Fast forward ….. graduate school in my thirties. Finally, a teacher who believed in me as a writer! I'll always remember her empowering little yellow comment post-its.  Actually, there were a few professors who encouraged me to find my voice by writing more.

I’m still looking for my voice.
Sometimes when I think I’ve found it, I lose it again!
This month’s SOL challenge is helping. Comments from fellow Slicers help.
Thank you to Stacey and Ruth for providing this forum to help us practice and share our writing.

Wednesday, March 13, 2013

Writer's Bloc

I get it…I mean I understand it. When I see my students struggling and don’t know what to write, I make suggestions. I question, I probe, I  e n c o u r a g e.

But what about me???  What about my writer’s bloc? Where is my encouragement or  suggestions as to what I should write about?

What about the days when I am simply blocked?

I’ve got it!

That’s what tomorrow is for.  :)

Tuesday, March 12, 2013

Nine Days Apart

At the second funeral, the rabbi said they were soul mates. My dad couldn’t live without her so he followed her nine days later.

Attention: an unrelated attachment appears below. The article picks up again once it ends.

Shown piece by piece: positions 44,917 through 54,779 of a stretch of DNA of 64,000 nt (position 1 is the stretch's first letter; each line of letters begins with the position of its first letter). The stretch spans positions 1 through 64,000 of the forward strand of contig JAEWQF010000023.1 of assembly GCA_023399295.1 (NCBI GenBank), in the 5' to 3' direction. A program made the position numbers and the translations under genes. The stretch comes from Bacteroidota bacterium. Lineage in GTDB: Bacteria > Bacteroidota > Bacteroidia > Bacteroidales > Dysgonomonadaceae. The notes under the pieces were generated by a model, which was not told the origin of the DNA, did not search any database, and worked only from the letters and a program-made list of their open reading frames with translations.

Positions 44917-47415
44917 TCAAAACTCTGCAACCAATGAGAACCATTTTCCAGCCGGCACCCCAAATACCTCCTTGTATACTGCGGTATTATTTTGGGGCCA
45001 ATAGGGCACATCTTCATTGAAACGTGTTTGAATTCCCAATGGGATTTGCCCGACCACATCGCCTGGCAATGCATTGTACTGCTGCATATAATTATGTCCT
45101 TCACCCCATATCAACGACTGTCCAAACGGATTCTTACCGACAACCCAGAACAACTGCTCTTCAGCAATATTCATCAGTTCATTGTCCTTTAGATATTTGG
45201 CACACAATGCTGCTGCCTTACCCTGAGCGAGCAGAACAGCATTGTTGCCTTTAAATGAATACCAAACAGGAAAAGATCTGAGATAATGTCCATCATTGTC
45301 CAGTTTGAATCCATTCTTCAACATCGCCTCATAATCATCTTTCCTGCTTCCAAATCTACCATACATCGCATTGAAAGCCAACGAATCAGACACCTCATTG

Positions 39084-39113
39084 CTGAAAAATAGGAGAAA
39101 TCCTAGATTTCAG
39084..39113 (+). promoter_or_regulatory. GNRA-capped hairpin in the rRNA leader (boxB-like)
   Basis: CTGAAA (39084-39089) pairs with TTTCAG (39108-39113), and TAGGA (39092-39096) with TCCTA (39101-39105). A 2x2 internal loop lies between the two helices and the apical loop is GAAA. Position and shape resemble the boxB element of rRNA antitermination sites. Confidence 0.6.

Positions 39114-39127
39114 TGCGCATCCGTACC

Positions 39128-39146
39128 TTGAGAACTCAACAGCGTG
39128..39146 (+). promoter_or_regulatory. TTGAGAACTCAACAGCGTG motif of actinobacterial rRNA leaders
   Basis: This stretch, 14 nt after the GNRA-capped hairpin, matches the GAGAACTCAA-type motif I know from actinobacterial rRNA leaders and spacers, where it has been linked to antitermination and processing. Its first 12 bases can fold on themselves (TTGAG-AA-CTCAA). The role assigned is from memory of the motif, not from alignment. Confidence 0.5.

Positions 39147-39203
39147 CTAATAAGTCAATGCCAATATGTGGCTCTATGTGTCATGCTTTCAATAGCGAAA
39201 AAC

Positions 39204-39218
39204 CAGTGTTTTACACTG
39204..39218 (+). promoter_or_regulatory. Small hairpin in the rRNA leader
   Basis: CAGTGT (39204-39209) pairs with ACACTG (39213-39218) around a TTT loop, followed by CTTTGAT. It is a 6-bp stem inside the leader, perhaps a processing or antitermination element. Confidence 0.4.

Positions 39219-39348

She had brain cancer. We all thought she beat the lung cancer and of course the colon cancer all those years ago. But this time cancer had other plans. Doctors said treatment wouldn’t cure her and would completely destroy the quality of her remaining 3 months of life.

She lived those last months under hospice care in a nursing home. He was there too…congestive heart failure and a host of other complications that he didn’t have to die from. She charmed the nurses, the orderlies, the aides, their kids who came to visit, and me. She was a difficult broad but an easy patient. She let me do her nails, brush her hair, stroke her soft cheek, play Andre Bocelli CDs for her, help her with her toileting. He charmed the girls too..he was a difficult patient; refusing to admit he needed any help at all. He let me read the news to him but he was just being polite; he just didn’t care that much about anything really, at least not the way he cared so passionately when he was so much more….alive.

They died in the fall between Rosh Hashana and Yom Kippur. The period of shiva was cut short on account of the High Holy Days.

I said Kaddish for them for eleven months. It comforted me; helped me feel close to them; I knew they’d be proud and honored that I did that for them.

It’s been seven and one half years since their passing. I miss them more as the days go by; as their granddaughters accomplish more; as I understand them more. I miss them more when I attend funerals; on their birthdays; on my kids’ birthdays; when I visit the cemetery; when I think of how much like them I am.

I just miss them.